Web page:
Mexico was able to change this because of the Tequila Crisis — the 1994 crash of the peso, when the economy contracted by six percent. A third of all Mexicans were living in extreme poverty, which meant their incomes did not cover even food alone. The government of Ernesto Zedillo knew that the food subsidy programs would do little to help. So it decided to find something better. Santiago Levy, then an undersecretary in the finance ministry, reasoned that subsidies were just an inefficient way to give the poor money — so why not give them money? At the time, this was considered a crazy idea. No other country did it.
Levy reasoned that the program would be much more effective if the money could be used as leverage. He set up a pilot project in a faraway state in secret — so as not to attract the attention of special interest groups. It worked. The pilot showed that it was logistically feasible to carry out the program; that families preferred cash over subsidies; that families did go to the doctor, and that, despite what skeptical Mexican cabinet members had warned, men did not beat up their wives, take the money and get drunk. Giving out cash proved to be hugely more efficient than the old food subsidies. Mexico found it could help many times more people with the same money it was spending on the old programs. One reason is that Opportunidades is careful to enroll only the people who need it most.
The program uses census data to find the poorest rural areas and urban blocks, and within those areas, gives out questionnaires about people’s income and possessions. What do you make? Do you have a dirt or cement floor? Do you own a hot-water heater? The homes of those who qualify are visited to verify their answers. Families must be recertified every three years, and according to Salvador Escobedo, the current director, about 10 percent leave each year — either because they have failed to complete their responsibilities, or they graduate and are no longer extremely poor. Mexico checks on whether families are keeping up with their responsibilities by having schools and clinics keep computerized track of attendance.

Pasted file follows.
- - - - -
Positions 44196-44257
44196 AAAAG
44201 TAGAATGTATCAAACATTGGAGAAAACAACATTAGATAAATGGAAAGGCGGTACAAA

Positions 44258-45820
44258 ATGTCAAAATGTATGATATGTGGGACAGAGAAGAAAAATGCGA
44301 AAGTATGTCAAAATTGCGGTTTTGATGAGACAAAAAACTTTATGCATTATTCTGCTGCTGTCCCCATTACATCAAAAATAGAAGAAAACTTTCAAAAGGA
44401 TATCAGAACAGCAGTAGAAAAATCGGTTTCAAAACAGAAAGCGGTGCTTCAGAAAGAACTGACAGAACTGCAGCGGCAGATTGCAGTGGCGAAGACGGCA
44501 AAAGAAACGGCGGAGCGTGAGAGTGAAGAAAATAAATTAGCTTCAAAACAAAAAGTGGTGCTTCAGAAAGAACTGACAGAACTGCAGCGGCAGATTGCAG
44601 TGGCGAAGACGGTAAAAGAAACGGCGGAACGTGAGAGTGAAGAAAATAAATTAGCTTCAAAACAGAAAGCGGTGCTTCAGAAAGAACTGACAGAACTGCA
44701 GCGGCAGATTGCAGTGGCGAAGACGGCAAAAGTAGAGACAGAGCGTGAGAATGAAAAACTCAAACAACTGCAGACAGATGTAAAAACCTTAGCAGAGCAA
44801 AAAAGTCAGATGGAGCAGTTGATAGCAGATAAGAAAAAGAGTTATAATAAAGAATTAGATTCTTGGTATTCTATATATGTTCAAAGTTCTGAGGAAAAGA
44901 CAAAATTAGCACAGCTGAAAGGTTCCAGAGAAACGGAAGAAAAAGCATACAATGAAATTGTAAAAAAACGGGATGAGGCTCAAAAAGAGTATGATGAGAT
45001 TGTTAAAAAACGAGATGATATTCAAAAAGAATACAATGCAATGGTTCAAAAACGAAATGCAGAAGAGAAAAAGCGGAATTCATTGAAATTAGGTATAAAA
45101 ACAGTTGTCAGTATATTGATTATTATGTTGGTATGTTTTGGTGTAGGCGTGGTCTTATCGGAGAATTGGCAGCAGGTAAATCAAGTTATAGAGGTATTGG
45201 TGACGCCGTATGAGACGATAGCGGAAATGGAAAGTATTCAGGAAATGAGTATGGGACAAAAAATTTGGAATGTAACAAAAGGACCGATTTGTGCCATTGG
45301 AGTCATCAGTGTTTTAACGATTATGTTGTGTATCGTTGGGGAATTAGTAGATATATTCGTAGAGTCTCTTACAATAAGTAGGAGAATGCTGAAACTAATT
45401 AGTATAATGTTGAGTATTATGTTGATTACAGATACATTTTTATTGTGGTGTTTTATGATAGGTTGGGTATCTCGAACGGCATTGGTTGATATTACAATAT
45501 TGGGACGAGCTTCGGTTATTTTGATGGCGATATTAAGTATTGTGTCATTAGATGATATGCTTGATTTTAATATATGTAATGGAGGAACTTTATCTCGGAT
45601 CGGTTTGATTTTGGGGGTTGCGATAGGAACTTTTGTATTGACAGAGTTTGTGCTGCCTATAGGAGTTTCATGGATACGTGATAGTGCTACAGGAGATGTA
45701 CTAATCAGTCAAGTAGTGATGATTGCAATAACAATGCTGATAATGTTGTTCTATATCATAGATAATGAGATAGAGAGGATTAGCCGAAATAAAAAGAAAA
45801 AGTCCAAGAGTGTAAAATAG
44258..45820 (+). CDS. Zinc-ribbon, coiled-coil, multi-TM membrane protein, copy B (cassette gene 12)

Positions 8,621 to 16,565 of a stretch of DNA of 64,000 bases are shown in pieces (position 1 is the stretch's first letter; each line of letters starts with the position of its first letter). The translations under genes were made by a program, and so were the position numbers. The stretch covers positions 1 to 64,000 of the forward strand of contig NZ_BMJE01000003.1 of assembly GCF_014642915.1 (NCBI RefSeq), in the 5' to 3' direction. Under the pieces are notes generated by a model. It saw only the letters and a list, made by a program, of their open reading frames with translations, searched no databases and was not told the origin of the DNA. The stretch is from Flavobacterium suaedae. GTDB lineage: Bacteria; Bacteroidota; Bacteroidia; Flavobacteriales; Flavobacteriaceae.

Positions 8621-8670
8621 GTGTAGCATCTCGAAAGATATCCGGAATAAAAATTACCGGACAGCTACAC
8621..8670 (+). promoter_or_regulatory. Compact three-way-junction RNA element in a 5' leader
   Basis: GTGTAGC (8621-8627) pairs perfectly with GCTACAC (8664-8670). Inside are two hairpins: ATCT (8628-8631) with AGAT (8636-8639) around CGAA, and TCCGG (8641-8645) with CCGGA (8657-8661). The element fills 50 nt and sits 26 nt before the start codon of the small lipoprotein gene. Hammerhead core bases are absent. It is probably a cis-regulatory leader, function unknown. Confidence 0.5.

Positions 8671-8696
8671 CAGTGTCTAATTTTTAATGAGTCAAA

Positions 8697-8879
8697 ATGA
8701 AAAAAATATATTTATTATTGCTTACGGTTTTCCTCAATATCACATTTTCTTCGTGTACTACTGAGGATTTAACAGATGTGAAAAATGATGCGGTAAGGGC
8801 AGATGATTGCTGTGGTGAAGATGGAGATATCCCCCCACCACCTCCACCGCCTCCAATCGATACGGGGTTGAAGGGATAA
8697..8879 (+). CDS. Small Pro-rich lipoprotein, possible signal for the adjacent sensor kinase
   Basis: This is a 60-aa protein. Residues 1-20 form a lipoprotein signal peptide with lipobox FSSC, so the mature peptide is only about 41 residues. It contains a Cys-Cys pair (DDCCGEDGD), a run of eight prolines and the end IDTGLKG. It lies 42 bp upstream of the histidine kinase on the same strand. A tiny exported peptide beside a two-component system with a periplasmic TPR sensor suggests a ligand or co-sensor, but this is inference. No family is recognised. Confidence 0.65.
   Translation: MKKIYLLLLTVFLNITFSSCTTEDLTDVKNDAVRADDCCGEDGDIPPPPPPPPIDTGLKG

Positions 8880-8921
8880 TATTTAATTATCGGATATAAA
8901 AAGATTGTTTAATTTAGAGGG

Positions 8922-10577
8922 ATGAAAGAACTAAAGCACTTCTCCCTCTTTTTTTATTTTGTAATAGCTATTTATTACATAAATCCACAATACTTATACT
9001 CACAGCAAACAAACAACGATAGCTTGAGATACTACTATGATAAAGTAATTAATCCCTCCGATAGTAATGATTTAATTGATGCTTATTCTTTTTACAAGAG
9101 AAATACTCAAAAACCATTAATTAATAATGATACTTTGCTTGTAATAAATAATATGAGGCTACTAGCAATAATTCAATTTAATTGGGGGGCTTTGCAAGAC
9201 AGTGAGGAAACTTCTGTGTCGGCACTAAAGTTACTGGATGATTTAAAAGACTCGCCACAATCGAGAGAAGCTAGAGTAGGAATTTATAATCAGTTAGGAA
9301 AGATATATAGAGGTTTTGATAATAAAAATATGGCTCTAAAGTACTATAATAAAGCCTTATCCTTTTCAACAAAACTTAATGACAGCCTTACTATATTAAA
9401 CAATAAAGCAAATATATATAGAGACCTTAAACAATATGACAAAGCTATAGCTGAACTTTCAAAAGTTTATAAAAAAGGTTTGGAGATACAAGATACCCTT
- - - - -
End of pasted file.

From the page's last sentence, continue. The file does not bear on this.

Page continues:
What about corruption in a country like Mexico? People will be corrupt when they have the chance. Amy from Los Angeles reports that in the Mexico City slum where she lived, people had to march with and vote for the locally-governing political party in order to get Oportunidades money. But the program aims to minimize the possibilities for patronage and corruption.
When I went back to Mexico, where I used to live, to report on Oportunidades in 2008, I was at first puzzled by the ubiquity of signs announcing “Oportunidades is a program of the federal government.” But there was a good reason for these signs — they were telling people that they shouldn’t give in to pressure from local leaders in order to get their payments. All program criteria are national – no decisions get made on the local level. If Amy is right, some local governments trick their people into thinking that they have influence. But it’s not many.
Oportunidades has no shops. No goods move, only money — and much of that electronically. The money is handled by banks; staff do not touch it. There is very little infrastructure — 95 percent of the program’s budget goes directly to beneficiaries. They get their cash, then patronize local businesses that sell food, clothing or school supplies. (The program is hugely popular with small businesses in poor towns. This is one way Oportunidades is helping even people who are not its beneficiaries, and one response to the complaint that simply redistributing money can’t possibly do anything.)
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